Tuesday, October 15, 2013

Tech Column: International Data Roaming That Isn't Scary

by Bill Adler

I almost switched my cell phone company from AT&T to T-Mobile last week when T-Mobile announced free, unlimited international data roaming in 100 countries. I often roam internationally with AT&T, buying their overpriced 800 megabyte plan for $130. Worse than the rip-off price is the fact that I have to monitor my data use, because one single kilobyte beyond 800 megabytes and I'm automatically charged another $130. Rather than looking at monuments and museums, I'm checking the data counter on my phone. I understand that Verizon's international data rates are just as scary.

I haven't switched to T-Mobile because their unlimited international data roaming comes with a few footnotes. First, it's limited to 2G speeds. I haven't experienced 2G speeds since my Nokia flip phone. Still, even 2G lets you do email, Facebook, Yelp searches, Google maps, and other essentials. The second footnote is that you can't use it too often: You can't live abroad, dining on T-Mobile's data plan alone, without resurfacing in the United States every few months. The third footnote is that you have to sign up with a T-Mobile plan. T-Mobile's plans happen to be a lot less expensive than AT&T and Verizon's plans, but T-Mobile's US coverage isn't as good as the big two's coverage. For now.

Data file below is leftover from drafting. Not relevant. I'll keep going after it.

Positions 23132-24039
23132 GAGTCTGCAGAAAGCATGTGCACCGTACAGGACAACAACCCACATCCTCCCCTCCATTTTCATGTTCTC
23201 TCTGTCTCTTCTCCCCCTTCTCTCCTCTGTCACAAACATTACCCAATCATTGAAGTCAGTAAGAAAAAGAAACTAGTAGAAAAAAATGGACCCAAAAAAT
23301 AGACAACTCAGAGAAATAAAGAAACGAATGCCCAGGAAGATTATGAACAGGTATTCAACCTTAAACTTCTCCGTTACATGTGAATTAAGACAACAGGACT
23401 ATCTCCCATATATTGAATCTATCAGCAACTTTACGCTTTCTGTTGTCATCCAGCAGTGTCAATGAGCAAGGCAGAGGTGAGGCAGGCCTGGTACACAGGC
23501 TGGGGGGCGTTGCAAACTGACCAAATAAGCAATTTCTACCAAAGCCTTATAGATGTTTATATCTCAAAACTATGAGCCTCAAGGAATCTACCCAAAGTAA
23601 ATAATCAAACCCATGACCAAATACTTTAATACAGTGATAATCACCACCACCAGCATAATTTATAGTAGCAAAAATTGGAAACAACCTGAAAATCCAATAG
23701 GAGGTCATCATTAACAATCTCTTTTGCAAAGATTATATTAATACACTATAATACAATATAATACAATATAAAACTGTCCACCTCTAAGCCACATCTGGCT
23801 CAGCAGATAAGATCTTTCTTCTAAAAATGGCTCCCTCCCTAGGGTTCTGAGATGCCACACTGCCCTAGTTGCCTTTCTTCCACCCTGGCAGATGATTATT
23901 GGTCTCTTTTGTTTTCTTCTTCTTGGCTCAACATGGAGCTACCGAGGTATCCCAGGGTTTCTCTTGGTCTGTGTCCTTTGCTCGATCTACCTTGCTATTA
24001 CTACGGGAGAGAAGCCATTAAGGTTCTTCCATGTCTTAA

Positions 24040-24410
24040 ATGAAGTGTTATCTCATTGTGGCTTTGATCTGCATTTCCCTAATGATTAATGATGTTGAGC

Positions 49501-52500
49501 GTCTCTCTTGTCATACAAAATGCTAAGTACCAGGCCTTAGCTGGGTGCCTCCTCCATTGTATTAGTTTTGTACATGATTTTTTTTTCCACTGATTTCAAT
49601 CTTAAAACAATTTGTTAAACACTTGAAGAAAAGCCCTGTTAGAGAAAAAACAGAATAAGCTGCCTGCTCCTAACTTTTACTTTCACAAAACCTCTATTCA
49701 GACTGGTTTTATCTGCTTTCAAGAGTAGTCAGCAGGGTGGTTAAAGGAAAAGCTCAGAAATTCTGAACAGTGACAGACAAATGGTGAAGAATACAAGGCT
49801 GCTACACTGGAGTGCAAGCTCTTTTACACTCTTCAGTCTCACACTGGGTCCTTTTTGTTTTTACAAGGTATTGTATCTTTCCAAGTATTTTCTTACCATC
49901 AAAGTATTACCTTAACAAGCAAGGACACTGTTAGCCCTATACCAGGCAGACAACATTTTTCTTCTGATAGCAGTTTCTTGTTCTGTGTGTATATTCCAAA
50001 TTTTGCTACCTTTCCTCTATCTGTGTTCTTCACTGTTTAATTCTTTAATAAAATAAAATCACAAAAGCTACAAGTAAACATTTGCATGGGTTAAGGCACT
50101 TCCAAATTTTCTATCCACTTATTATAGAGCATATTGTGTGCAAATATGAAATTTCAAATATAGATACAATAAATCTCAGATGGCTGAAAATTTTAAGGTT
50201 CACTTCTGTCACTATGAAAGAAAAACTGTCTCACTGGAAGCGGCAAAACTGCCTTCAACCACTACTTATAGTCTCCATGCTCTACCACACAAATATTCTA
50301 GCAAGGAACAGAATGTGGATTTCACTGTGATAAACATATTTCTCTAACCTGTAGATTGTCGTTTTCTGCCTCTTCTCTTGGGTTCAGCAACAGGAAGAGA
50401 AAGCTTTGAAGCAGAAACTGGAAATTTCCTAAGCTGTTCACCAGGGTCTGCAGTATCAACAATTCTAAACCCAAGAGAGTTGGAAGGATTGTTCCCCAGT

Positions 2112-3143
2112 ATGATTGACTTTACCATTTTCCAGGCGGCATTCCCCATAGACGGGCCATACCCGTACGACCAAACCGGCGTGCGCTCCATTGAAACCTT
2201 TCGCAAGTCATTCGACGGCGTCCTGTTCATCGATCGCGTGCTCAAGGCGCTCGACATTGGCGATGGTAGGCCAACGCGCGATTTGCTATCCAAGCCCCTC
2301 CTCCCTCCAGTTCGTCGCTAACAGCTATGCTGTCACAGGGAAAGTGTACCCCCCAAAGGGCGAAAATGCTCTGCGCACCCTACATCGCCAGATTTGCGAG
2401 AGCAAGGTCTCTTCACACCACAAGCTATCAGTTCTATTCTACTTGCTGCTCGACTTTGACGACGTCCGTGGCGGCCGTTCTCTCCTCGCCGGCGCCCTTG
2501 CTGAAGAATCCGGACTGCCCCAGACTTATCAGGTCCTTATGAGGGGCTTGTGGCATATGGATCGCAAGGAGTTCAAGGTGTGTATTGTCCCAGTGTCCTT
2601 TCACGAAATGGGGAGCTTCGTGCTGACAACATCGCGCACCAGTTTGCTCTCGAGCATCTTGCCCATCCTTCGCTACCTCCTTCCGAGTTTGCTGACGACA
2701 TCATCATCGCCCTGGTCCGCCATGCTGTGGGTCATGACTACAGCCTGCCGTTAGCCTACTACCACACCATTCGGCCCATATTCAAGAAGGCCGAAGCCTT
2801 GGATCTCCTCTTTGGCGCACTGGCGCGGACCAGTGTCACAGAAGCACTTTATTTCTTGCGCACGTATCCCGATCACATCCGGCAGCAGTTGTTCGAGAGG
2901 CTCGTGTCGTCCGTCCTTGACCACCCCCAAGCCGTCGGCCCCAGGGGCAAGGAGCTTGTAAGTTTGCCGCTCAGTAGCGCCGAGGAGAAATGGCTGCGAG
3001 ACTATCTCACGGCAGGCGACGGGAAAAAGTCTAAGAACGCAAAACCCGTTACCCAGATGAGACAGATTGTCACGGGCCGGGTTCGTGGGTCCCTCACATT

Even with these caveats T-Mobile's unlimited, free international data roaming not only is tempting, but makes a lot of sense for a lot of people. (T-Mobile's plan also comes with a flat rate of 20 cents a minute for international voice calls, making it a sweet deal.) If T-Mobile doesn't force AT&T to loosen its grip on my wallet for international data roaming, I'm going to take another look at T-Mobile in a year or so. If you're a frequent international traveler and interested in learning more, visit T-Mobile at www.t-mobile.com.

In the meanwhile, there's XCom Global, a company that rents international cellular modems. I recently rented on for a trip to Europe, and it worked great. It costs about $121 for a week, but that includes unlimited international cellular data, not a cap of 800 megabytes, like AT&T has. XCom Global's mifi connects your cell phone, tablet, laptop --any device that has wifi-- to the Internet. It's fairly fast, too: I got consistent 3G speeds in Europe. The modem is powered by USB and the battery lasts about 4 hours, meaning that you can take it with you for a half day of wifi while you're out and about. After 4 hours, you need to plug in and power up. A lot of hotels in Europe charge for wifi; XCom's daily rate can be less than what your hotel charges. XCom, www.xcomglobal.com, ships their modem to you, and you return it by prepaid FedEx when your trip is over.


Bill Adler is a writer. He is the author of "Boys and Their Toys:Understanding Men by Understanding Their Relationship with Gadgets," http://amzn.to/rspOft, "Outwitting Squirrels," http://amzn.to/VXuLBh, and a mess of other books. He tweets at @billadler. His Fire Breathing Toaster column is published on Monday and his Tech Column is published on Tuesday.

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